Queens boasts at least half a dozen momo vendors—ranging in size from carts barely big enough to house a cook to food trucks with full kitchens—specializing in the juicy dumplings popular throughout the Himalayas and India. The lion’s share are located in Jackson Heights, many are excellent, some are merely passable, but there is none quite as good as Basantapur Chowk.
The cart, which opened about a month ago, is located in Woodside outside Thamel NYC, New York City’s only Nepali nightclub, named for a popular hippie destination in Kathmandu. With a gigantic head of Lord Bhairav, the destroyer avatar of Shiva revered by Nepal’s Newari people, towering over the bar and Nepali rock bands nightly, there’s no place quite like it. And really, there are no momo quite like Basantapur’s.
The crescent-shaped momos subtle wrappers enfold beef spiced with a Newari style masala. “Dude is that jhol?” I asked Yogendra Limbu, one of Thamel’s partners. “Yes,” he responded, advising me to pour it over the dumplings. These were not my first jhol momo by a long shot, but they were definitely the first ones I have ever had from a street cart. I’m fairly certain they’re the only jhol momo being served from a cart in Queens. Fried momo, little golden orbs filled with chicken were also excellent. The crunchy little dumplings went well with the jhol too. Both types of momo were also came with a little cup of Nepali hot sauce and another of crushed fried chilies.
In true New York City street food fashion the cart, which is named for Kathmandu’s Basantapur Darbur—a magnificent nine-story pagoda style palace built in 1779—also offers hot dogs. Sadly they were out of the wieners, which come topped with a Nepali style cole slaw spiked with green chilies. The neighborhood surrounding the Basantapur Darbur, it should be noted, is known for Nepali street food, and now Woodside is too.
Nigel “Moon Man” Sielegar is a pretty busy guy. In addition to running the Moon Man Indonesian desert stand at the Queens Night Market, and helming the award-winning Corse Design Factory, he teaches at SVA, and still finds time to eat his way across Queens. Be sure to stop by to say “‘Hello, Moon Man’ this Saturday night!” I’m not quite sure where he found the time to answer Seven Questions, but I’m glad he did!
1. Where are you from originally and how long have you lived in Queens?
I’m originally from Surabaya (for those who don’t know, it’s the second largest city in Indonesia). I moved to United States when I was 18 for college. I lived in Chicago for a good 5.5 years before I moved to New York in 2007. I’ve been living in Queens ever since and I love it here.
2. What do you like most about the neighborhood you live in?
To me personally, Queens (or in my case, the border of Jackson Heights and Elmhurst) is the model of a perfect neighborhood. The diversity of people is unbeatable, within the same block you can hear multitude of languages being spoken by passerby. Race, religion, and skin color don’t matter much. Everyone respects each other’s culture and embrace the myriads of differences. There’s a system of coexistence that you just can’t find in other places.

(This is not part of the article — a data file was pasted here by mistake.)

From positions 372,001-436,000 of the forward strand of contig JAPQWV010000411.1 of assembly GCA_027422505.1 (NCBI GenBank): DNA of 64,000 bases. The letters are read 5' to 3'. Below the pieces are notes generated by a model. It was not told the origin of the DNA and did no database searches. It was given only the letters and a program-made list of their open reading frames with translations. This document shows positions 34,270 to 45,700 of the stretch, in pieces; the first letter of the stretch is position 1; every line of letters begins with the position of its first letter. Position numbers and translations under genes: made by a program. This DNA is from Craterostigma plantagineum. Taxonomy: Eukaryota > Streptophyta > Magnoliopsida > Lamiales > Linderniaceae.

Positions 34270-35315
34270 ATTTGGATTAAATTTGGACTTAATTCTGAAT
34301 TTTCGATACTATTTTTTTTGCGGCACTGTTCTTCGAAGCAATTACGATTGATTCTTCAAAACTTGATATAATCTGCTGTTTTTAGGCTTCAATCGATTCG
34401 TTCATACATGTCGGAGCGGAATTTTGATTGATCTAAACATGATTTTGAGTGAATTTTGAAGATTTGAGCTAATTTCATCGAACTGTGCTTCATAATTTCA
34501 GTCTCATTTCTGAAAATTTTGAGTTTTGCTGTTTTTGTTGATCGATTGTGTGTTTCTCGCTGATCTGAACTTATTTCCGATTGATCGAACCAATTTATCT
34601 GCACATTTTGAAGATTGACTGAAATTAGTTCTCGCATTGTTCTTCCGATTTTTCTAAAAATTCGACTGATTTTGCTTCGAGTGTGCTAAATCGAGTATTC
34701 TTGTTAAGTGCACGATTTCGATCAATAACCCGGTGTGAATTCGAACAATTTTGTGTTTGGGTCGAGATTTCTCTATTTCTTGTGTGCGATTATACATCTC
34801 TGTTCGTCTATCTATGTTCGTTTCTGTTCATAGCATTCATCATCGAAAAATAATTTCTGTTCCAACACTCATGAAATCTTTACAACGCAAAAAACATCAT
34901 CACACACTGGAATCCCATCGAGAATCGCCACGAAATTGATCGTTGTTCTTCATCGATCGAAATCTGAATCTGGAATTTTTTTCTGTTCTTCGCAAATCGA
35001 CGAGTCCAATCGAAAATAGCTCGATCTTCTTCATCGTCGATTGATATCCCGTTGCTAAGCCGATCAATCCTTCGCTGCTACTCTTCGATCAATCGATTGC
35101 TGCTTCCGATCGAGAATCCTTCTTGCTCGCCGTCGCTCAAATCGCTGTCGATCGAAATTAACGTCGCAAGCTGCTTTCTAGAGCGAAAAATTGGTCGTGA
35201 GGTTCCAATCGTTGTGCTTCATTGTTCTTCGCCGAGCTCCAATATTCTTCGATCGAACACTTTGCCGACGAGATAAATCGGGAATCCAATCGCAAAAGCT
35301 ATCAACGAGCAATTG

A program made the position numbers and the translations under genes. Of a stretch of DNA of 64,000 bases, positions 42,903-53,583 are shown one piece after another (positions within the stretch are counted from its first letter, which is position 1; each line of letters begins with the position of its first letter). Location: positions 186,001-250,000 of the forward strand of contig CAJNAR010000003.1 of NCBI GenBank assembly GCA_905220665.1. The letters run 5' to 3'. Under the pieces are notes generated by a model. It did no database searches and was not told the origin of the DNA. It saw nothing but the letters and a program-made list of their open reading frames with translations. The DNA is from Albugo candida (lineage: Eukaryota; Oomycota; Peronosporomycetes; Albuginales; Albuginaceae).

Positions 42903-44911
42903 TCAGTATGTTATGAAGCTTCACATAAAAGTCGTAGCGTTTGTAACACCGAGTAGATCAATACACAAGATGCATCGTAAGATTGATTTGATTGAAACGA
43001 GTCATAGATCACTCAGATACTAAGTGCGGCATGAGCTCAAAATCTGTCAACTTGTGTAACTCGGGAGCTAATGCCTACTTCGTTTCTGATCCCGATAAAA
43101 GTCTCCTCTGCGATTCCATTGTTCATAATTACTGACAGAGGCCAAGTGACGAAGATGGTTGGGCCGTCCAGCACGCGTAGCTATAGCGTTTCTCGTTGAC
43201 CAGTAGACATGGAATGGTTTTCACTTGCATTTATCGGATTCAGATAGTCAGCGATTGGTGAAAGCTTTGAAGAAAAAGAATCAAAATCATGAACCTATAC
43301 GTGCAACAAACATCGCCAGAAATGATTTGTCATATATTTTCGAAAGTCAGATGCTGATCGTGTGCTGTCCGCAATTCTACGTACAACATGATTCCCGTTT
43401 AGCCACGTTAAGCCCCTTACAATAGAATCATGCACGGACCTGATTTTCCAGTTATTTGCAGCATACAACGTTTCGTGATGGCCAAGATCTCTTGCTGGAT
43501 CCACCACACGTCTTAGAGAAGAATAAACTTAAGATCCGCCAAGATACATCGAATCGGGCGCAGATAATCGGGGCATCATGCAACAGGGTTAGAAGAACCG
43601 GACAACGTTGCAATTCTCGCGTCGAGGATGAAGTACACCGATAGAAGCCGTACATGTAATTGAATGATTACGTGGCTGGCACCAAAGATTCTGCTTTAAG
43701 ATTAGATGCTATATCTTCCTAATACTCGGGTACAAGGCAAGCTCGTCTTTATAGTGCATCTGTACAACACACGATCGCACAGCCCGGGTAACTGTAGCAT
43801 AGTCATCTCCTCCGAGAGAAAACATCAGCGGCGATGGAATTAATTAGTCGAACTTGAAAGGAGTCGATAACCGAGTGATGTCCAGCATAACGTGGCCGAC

As it is true everywhere else in the world, when the culture is rich, the food is rich. The choices and quality of food in this neighborhood is incredible, and you can find anything from down to earth dumplings and kebab carts, humble family restaurants, all the way to fancy steakhouses all within walking distance. You can’t find this anywhere else in New York. (more…)
The year that just drew to close was a year of personal challenges—coping with chemo via congee—and achievements—publishing a guidebook to Queens—all while eating my way through New York City’s most delicious and diverse borough. Herewith, are 17 from 2017.
1. Most Super Soup Dumplings
I’ve been a fan of Helen You’s dumplings since long before she became the empress of Dumpling Galaxy. My favorite at Tianjin Dumpling house in Golden Mall remains the lamb and green squash. Yang rou xiao long bao, or lamb soup dumplings, are one of the off-menu stars at Dumpling Galaxy. The little packages bursting with unctuous lamb broth are so good that they have become a staple of my Flushing Chinatown food tours. Dumpling Galaxy, 42-35 Main St., Flushing, 718-461-0808
2. Choicest Chang Fen
I cut my teeth on Cantonese steam rice rolls at Mei Lei Wah in Manhattan’s Chinatown, so this breakfast staple will always have a special place in my heart and stomach. About a year ago Joe’s Steam Rice Roll opened in downtown Flushing and I knew right away that it was somethings special. For one thing he’s grinding fresh rice as opposed to using rice flour like everybody else in New York City, which imparts a delicate flavor and texture. Turns out that Joe himself went to Guangzhou to learn his craft and brought the equipment back with him. My favorite is the shrimp and egg with green onion. Joe’s Steam Rice Roll, 136-21 Roosevelt Ave., #A1, Flushing
3. Duckiest Thai Arancini
OK fine, they’re not quite Italian rice balls, but the trio of crispy sticky rice balls served with Thailand Center Point’s larb duck with crispy rice ($13.95) do a great job of soaking up the piquant sauce. The shredded meat—mixed with roasted rice powder and shot through with herbs and just the right amount of chilies—is superb. Thailand’s Center Point, 63-19 39th Avenue, Woodside, 718-651-6888(more…)